General CBF

Children’s Rotation Model Sunday School

I was recently asked by a partner congregation about resources related to the rotational Sunday School model for children. It had been a while since I researched this subject; so, I called on one of the most significant voices in moderate Baptist children’s ministry for her thoughts. Retired from the Baptist State Convention of NC and creator of the Children’s Ministry Certification offered through CBF Identity Partner Campbell University Divinity School, I found Janice Haywood’s response helpful and good material for further discussion. As a way of helping resource congregations, I’d like to know your thoughts.  I’m sharing Janice’s response (with her permission) here and invite your reflections, response, and any personal story/experience you might have re: the rotational Sunday School model for children. 

Before answering the question, I need to explore a larger question.  Is this teaching format best for the faith formation of children?  I agree with Ivy Beckwith, in her new book, Formational Children’s Ministry, in which she calls the rotation model just another form of the traditional schooling model.   However, it is even weaker than the classroom models because it does not encourage building of relationships—only transmission of information by a parade of adults that want to teach information but not invest significant time in relationships with the children.  I see this shift occurring in a wide variety of churches because adults are looking out for their “crunched time” needs but are forgetting that it may be at the expense of good, solid faith formation for the children which is transmitted as much through informal and non-formal methods as the formal ones.  I know time is valuable, but so are relationships with children, especially when it is the core of faith formation.

The rotation model has many forms and publishers, and to be honest, I have not researched them carefully because I don’t encourage them.  I have scanned a few and have not been impressed by any of them.  Almost all of the publishers have some sort of a rotation series because they can sell them.  I know Rotation Workshop is on line but it is a collection of teaching units others have put together—some of it fairly good and some of it is extremely weak—sometimes educationally and sometimes theologically.   I always question if it is my age and training when I look at new approaches, but on this one, I think it is just understanding how faith is communicated, and I’m fearful of another generation missing the relationship connection with people of faith that care about them and will spend time with them—even parents, much less teachers.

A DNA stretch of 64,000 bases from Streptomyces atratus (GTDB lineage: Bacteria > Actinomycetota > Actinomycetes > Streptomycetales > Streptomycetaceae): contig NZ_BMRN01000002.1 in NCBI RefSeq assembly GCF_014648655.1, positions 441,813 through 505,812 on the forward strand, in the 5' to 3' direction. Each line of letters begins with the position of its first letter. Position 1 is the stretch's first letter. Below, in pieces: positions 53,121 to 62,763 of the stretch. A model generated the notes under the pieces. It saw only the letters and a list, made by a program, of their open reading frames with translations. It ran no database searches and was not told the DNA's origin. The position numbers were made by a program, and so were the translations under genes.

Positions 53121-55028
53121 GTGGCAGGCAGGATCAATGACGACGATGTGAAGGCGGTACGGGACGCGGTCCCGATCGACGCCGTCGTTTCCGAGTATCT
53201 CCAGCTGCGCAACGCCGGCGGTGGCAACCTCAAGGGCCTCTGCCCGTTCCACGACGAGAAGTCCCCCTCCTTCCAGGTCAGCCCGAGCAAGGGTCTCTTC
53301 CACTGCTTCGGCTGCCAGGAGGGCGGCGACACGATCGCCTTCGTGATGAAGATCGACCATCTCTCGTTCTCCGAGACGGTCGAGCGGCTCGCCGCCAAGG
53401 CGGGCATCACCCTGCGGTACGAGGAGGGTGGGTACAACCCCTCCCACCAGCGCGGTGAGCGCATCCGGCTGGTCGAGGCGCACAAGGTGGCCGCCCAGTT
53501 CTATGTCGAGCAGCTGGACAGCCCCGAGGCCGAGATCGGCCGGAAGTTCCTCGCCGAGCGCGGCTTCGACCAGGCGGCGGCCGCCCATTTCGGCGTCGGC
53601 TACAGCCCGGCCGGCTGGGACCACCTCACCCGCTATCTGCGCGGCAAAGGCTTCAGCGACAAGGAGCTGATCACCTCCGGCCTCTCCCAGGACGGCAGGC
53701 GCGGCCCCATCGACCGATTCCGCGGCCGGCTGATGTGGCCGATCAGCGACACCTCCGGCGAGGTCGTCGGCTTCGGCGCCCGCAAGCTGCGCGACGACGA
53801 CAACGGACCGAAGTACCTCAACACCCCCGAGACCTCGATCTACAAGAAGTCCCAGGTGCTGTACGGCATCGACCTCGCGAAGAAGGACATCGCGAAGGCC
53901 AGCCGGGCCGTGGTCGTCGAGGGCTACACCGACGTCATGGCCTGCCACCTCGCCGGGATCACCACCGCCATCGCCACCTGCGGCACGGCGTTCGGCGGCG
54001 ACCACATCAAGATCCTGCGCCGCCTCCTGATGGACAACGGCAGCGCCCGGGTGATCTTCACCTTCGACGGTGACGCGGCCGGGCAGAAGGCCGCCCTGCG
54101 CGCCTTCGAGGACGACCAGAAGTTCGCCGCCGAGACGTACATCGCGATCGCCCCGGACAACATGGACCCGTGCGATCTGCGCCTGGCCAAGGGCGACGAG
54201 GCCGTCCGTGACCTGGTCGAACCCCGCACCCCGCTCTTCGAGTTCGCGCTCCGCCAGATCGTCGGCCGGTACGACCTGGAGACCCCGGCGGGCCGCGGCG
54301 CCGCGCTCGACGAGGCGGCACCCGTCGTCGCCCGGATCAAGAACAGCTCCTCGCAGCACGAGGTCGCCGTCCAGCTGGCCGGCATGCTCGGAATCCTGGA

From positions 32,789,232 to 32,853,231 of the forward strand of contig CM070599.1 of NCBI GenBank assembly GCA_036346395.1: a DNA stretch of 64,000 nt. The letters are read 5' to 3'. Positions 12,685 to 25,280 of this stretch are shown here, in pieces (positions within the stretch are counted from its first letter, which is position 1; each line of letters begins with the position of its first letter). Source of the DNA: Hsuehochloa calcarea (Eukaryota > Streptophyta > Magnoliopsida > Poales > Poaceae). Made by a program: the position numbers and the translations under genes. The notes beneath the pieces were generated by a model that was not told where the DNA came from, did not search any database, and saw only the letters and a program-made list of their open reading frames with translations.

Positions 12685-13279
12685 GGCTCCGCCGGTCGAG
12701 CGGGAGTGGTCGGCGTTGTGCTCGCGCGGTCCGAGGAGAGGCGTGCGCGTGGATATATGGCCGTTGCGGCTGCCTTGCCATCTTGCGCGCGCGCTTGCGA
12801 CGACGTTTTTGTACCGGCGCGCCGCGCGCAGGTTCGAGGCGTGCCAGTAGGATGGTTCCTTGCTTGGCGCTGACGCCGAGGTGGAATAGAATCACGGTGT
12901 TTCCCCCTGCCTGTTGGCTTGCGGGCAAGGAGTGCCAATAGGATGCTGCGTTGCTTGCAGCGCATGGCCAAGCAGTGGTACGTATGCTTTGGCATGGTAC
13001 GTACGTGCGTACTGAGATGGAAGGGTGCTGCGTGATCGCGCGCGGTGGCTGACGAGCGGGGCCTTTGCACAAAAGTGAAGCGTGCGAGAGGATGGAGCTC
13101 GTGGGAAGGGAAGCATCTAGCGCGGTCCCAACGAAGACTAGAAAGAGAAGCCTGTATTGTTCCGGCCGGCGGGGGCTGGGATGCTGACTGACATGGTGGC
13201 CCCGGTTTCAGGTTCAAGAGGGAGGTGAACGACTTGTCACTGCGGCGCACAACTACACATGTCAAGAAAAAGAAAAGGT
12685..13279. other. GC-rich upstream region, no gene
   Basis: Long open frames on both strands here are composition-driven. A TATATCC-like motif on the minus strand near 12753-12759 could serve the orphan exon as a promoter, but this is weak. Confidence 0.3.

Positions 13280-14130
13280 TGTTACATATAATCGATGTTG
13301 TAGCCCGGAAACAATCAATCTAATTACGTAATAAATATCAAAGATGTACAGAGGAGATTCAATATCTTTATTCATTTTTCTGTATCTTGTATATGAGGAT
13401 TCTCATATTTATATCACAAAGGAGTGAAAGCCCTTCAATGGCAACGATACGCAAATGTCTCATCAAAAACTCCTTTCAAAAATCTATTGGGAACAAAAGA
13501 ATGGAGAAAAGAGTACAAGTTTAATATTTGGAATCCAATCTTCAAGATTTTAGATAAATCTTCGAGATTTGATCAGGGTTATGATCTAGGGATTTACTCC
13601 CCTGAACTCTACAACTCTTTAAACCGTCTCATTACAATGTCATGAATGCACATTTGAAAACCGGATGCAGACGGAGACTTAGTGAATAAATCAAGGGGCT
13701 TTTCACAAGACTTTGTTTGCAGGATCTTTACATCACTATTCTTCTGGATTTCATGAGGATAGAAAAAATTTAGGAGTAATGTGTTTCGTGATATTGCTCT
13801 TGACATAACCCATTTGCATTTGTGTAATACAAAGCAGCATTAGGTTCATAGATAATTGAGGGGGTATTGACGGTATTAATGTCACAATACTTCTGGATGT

One thought on “Children’s Rotation Model Sunday School

  1. Dr. Haywood mistakenly writes, “it (the Rotation Model) does not encourage building of relationships—only transmission of information by a parade of adults that want to teach information but not invest significant time in relationships with the children. ” But this is her observation without experience. In real church experience, the children are more engaged, willing, and excited to learn in Rotation vs traditional, and that means that the relationship between students and teachers is on a better footing. Most rotation teachers are parents with whom the kids are familiar, and will be taught by them for years. By rotating teachers, students are exposed to a greater number of caring individuals, rather than one year’s awful teacher. And many Rotation Sunday Schools recruit shepherds who travel with the kids through each workshop tending to pastoral needs.

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